In each of the these three cases, I will make the post available to the public. In the event that I do feel like a new call is warranted when one of the three things above happens, then I will generate an entirely new post and categorize that new post as “Active.”

I have just added a asterisk feature today:

I have also added “asterisks” to the right of each ticker for which I have an active call. In other words, if the ticker is present on the left, it means that I have, at some point, made a chart for that ticker. But, I may not have a present call for each and every ticker. When that happens, it’s because one of the three things listed in the section above has transpired, and I am in the process of monitoring the price action to see if something new develops that will give me confidence in making a new call.

Update on Website Search Functionality

Previously noted in this post, searching for tickers on the site was not ideal because password-protected posts were excluded from the results.

I have now been able to modify this functionality. Now all posts, regardless of whether they are protected or not, will show up in the results.

And just one quick note on the search feature: I deliberately precede all tickers throughout this website when I employ them with a dollar sign ($). Using that in the search field will help to eliminate unexpectedly wide results in some instances (for example, using “EEM” will return all posts in which I also use the word “seem,” etc., whereas using “$EEM” will limit those results to posts in which I am discussing the MSCI Emerging Markets ETF).

Tags for US Indices Are Now Consolidated

I’ve made an adjustment to how I tag posts that discuss the US indices. Previously, if I was dealing with a chart on $SPY, I would simply give it that tag. Same with $ES, etc. It was more or less chart specific. But, of course, that introduced a strange problem: if someone were looking for information on the S&P 500, regardless of the underlying instrument they were seeking information for in particular, clicking on one of those tags (in a post) or in the ticker list (in the sidebar), would end up giving them only a partial set of posts that ultimately all dealt with the same index. In order to get all the information available about that index, they would ultimately have to click through all links to $SPY, then $ES, then $SPX. And that is sort of absurd.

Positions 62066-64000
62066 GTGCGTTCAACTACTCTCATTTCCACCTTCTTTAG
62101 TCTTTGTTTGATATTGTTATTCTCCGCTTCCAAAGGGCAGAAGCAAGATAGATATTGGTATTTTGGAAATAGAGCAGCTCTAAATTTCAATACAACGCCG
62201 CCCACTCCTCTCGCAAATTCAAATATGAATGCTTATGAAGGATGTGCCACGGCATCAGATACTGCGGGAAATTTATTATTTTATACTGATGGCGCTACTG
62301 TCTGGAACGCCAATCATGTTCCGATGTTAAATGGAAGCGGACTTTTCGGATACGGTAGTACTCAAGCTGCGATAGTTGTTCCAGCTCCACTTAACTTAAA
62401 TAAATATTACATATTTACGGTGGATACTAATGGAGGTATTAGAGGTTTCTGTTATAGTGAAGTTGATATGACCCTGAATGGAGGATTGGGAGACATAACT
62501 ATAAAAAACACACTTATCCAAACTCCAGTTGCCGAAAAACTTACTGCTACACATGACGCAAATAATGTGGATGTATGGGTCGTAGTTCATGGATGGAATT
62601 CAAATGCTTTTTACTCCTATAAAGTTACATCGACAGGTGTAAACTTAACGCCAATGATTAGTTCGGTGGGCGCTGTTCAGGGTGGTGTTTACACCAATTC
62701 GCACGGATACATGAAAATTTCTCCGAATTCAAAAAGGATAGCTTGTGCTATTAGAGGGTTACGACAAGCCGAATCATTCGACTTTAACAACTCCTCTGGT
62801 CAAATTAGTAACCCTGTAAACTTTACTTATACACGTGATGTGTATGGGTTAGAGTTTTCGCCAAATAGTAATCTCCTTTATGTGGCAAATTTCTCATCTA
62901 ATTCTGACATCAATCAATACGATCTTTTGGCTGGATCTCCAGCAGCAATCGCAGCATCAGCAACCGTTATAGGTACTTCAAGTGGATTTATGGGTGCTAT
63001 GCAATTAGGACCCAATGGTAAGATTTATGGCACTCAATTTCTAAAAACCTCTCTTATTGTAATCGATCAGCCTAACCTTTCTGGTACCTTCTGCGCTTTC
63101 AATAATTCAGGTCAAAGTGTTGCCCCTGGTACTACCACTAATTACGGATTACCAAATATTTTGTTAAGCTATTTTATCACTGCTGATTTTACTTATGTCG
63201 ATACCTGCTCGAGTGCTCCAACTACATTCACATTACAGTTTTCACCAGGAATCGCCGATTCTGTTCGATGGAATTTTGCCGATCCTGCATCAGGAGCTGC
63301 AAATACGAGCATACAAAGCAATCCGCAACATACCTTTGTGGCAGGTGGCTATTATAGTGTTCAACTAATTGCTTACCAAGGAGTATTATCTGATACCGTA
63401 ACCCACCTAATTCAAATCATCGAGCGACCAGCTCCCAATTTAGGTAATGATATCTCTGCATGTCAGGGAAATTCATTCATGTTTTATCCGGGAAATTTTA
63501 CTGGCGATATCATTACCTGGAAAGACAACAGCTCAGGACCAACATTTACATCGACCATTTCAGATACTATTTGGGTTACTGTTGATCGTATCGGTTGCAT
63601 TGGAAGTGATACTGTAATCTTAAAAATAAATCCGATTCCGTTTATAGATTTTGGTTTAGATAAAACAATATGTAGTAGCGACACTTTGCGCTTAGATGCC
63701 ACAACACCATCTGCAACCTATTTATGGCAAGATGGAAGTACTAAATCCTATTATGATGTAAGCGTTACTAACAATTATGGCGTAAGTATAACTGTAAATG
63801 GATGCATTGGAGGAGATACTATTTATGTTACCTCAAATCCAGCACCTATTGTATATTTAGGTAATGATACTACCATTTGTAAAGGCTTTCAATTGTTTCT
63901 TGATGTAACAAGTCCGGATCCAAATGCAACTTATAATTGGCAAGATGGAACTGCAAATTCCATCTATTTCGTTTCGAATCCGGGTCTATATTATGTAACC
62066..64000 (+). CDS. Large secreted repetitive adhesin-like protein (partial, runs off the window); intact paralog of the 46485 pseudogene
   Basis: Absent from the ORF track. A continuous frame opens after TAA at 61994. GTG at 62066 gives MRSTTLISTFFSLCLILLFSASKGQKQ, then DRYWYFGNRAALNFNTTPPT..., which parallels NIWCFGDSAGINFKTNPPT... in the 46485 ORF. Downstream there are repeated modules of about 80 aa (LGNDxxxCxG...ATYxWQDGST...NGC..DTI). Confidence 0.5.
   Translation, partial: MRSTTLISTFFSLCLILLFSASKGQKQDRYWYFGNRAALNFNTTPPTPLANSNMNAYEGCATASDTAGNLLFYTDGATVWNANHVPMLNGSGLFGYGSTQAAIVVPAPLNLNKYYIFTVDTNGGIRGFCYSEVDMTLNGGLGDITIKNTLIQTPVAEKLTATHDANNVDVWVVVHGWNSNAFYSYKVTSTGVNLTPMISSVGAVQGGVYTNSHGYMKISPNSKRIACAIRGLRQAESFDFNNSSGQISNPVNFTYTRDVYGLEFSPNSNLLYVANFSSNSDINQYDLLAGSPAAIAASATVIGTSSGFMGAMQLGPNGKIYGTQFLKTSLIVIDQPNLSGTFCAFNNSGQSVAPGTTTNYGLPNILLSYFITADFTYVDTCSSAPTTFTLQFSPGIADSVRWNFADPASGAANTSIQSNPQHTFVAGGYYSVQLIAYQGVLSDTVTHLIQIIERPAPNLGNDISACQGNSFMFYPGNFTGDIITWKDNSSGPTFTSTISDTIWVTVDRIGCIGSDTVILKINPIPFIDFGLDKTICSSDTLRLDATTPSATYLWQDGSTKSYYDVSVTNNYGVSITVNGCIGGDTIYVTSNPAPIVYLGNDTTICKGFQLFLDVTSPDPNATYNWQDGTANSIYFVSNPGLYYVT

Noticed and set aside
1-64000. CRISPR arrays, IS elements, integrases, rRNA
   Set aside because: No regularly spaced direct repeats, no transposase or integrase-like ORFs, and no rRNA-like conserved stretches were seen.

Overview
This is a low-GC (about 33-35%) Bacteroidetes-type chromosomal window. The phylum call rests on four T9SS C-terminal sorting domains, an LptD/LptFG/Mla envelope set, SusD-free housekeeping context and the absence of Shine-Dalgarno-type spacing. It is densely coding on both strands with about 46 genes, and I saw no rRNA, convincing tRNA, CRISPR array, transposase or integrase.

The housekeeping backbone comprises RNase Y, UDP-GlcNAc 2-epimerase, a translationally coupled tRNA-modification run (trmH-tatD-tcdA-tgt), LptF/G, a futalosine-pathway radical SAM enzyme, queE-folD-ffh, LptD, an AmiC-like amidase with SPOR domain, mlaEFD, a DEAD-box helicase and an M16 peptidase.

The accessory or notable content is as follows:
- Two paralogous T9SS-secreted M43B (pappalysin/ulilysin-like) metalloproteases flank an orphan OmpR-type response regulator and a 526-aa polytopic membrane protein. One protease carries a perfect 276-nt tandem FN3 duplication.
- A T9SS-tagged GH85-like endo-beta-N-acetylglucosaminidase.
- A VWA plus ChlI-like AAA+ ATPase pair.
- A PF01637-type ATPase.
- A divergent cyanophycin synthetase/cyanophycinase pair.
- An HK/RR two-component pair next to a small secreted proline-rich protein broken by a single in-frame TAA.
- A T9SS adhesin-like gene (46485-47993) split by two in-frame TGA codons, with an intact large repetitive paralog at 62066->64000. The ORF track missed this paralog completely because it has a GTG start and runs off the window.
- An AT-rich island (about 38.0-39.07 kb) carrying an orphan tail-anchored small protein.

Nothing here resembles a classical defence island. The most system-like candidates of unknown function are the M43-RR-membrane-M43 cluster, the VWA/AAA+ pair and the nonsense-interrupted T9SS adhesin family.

So, I’ve consolidated the way I tag them all. The links in the sidebar are now conglomerates, so they now are: “$SPY-$ES-$SPX,” “$QQQ-$NQ-$NDX,” “$IWM-$RTY-$RUT,” “$DIA-$YM-$DJIA,” and clicking on any of those conglomerates returns all posts on those respective indices. And clicking on any component (e.g., “$SPY“) within a post has the same effect.

This is something that’s bugged me for a little while now, and I hope this new method makes locating information easier.

A Note on Website Search Functionality

As it turns out (I had to do some digging to be certain), it is a default feature of WordPress to exclude password-protected posts from the search results. Thus, if you search for a ticker using the search tool at the top, you will not see, in the results, posts that are “active” and “protected.”

I believe there is a way to modify this feature, and I am in the process of comprehending the necessary code adjustments that may be necessary.

In the meantime, using the ticker list on the left sidebar will deliver to you a list of all posts for a given ticker, including password-protected ones.

I will let you know when I have this resolved.

Goodbye Tag Cloud, Hello Custom Ticker List

I was facing a bit of a looming problem. I like the idea of a Tag Cloud, but there was one serious threat: while one may create as many tags as one wishes, the Tag Cloud limits the number made visible to 100. And I cover more instruments than that. Eventually, not all of the instruments I cover would be accessible on the sidebar and they would have to be searched for manually.

Well where there’s a will, there’s a way and I instead opted for a manual custom option that groups the tickers into several categories (stocks, indices, metals, etc.). Doing this provides me with a limitless option, and by grouping them as I have, I hope finding charts on the site becomes even easier.

When I introduce a new ticker that I have not yet made a post for, I have only to copy and paste a big block of code that is automatically generated from my list of instruments (locally, on my computer) and it will add it into the sidebar. So, fairly straightforward, and as time progresses, I will have to do that less and less often as I continue to populate the site with content.

Perhaps at some point I will have to divide the Stocks & ETFs section into several subgroups (“A-F,” “G-M,” etc.), but that will be very straightforward once the time comes.

What to Expect During the First Couple of Weeks on This Site

Now that I have completed the basic look, feel and functionality of the new website, it’s high time to fill it with some content.

As many of you know, for all of Twitter’s benefits, locating past content is not among them. I often post charts with predictions that have some duration, perhaps in terms of weeks or months, and that work gets almost immediately buried. To find such work, one either has to do an obnoxious amount of scrolling or specialized searching using the not immediately intuitive advanced search feature Twitter makes available.

By moving content here, I can enable people to find the work far more easily. And, I have the added benefit of being able to discuss the trades with a little more elaboration than I can on Twitter due to their character limit.

So, what I’ll do over the next few days is post many of the trade ideas that I have for a variety of stocks, and you should see those beginning to populate the site soon.

Lastly, I hope I have worked out most of the obvious initial technical kinks, but if you observe website behavior that you would not normally expect, please do alert me so that I can look into it.